The Nigerian Shippers’ Council has reiterated its resolve to bar multinational companies from participating in freight forwarding jobs in Nigeria.
The Director of Commercial Shipping Services of the Council, Mrs. Dabney Shal-Holma said this during an interactive session with members of the Customs Consultative Committee (CCC), last week in Lagos.
She emphasized the need to identify and set aside an aspect of the value chain in the development of the maritime sub-sector for Nigerians only, adding Nigerian Shippers’ Council has decided that nobody should do freight forwarding in Nigeria except Nigerians only.
“Nigeria is a signatory to the World Trade Organisation (WTO’s) requirement that has barred logistics and we are saying that we are not unbarring it, when you go to government offices, you see white men with portfolios seeking to be registered to carry out logistics, where are the jobs we are talking about going to come from? This is where the jobs are, in logistics and that is where the Nigerian populace is completely left out.
“That is why it is difficult to articulate how much of the trade that comes into the economic system of Nigeria when about 75% of it is given out, we don’t have any control over it and the only way to know this is by barring them from certain activities, you will have reduced substantial costs for yourself because you are in control and we have to do this legitimately,” she stated.
In his address, the National President NAGAFF and Vice Chairman Customs Consultative committee Dr. Eugene Nweke expressed the committee’s position on what is posited as an efficient port operational performance indicators and an ideal shipping services,.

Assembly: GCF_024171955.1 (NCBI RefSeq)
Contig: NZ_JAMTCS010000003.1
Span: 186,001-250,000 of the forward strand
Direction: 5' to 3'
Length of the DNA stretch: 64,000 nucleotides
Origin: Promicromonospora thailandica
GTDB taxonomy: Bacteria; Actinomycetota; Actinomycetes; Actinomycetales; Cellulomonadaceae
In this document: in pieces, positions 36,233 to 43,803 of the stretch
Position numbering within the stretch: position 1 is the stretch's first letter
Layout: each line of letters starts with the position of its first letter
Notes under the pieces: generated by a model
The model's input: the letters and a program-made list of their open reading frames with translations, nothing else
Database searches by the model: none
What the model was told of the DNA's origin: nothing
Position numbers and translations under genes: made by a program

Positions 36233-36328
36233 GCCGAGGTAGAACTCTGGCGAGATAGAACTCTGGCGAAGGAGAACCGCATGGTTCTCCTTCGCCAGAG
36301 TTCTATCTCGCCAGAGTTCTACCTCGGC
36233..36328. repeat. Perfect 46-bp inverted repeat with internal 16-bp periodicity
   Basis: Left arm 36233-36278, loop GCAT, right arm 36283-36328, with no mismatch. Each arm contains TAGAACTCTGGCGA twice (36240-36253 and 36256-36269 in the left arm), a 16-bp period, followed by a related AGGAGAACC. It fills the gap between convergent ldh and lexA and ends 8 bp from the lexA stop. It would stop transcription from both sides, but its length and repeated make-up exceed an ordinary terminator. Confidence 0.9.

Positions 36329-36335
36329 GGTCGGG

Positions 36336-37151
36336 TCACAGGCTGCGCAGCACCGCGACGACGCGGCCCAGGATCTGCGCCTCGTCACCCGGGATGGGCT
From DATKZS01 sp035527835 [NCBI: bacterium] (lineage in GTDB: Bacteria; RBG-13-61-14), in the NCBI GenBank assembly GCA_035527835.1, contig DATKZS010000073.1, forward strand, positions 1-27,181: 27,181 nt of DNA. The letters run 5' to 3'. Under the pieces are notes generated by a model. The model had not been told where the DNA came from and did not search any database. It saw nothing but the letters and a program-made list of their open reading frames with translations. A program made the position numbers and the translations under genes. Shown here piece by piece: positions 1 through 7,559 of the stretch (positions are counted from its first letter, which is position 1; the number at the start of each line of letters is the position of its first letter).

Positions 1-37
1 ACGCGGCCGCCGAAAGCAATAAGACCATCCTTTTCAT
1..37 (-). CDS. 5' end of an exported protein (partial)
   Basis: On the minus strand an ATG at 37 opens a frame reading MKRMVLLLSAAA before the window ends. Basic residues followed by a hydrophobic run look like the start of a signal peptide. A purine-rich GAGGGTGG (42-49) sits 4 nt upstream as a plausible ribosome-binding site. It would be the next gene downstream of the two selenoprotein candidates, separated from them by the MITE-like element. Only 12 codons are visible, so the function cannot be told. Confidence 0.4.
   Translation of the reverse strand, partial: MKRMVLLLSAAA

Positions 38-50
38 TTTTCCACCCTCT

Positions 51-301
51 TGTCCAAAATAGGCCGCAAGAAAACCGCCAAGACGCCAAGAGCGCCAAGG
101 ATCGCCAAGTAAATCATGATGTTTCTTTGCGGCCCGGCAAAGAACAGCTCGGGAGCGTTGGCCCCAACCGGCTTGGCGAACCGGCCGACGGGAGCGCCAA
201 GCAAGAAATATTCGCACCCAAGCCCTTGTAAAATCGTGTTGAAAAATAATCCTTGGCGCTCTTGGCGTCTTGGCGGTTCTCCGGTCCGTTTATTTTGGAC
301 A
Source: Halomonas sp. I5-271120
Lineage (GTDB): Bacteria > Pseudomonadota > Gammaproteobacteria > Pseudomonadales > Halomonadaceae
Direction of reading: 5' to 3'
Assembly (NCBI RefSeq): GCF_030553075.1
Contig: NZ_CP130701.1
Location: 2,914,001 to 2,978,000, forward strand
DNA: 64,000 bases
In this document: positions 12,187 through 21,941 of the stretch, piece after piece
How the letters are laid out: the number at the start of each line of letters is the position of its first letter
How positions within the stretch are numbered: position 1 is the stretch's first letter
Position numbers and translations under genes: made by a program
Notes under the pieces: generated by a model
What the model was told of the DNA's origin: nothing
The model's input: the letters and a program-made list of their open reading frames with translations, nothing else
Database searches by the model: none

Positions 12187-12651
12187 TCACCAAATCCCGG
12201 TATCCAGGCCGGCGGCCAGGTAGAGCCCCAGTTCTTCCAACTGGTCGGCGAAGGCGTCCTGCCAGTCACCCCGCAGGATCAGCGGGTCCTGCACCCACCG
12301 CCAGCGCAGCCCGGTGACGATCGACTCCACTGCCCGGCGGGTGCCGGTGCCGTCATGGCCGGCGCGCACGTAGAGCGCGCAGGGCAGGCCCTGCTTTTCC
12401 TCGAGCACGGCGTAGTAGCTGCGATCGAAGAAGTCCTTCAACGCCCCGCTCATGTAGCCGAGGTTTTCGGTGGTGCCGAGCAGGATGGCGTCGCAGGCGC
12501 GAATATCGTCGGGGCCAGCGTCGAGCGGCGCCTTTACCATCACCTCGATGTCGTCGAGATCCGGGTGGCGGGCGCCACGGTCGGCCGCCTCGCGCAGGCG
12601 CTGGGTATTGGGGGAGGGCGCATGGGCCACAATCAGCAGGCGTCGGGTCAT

He identified 80% non-compliance with the Pre-Arrival Assessment Report (PAAR) as the reason for the delay in clearance of container goods at the ports, even as he said that in an approach to solve the problem, trade hub was present at major international markets to sensitize traders and importers on the importance of total compliance with (PAAR) to their import business.
He also identified exorbitant cost of doing business at the ports as an impediment factor to trade facilitation.
Shal-Holma, while reacting to the issue of container depot raised by Eugene in his address, said that the Council was not relenting in it establishment of ICDs adding that the efforts towards the ICD would ensure that it could be container freight stations and the government was expected to declare them as points of origin and destinations.
She added that the export-oriented terminals where goods can be assembled, processed with value addition be packaged is the objective of ICDs and container freight stations so that when they get to the port of exit, they do not have to be subjected to any checks.
On factors impeding freight facilitation, the Director explained that there was need for a total overhaul in the trucking system in Nigeria as the Council is X-raying same and within the next couple of weeks, will release a report identifying what of kind of truck structure is advisable for Nigeria.
She stated that a group of consultants have already been commissioned and that they are working with the Nigerian Shippers’ Council to stop one man trucks that are not maintained for up to twenty years and that is why they are in rickety states and cannot carry cargoes.
She quipped that some trucks operate in the port without clearance because it belongs to a man that is an ex-staff in the port.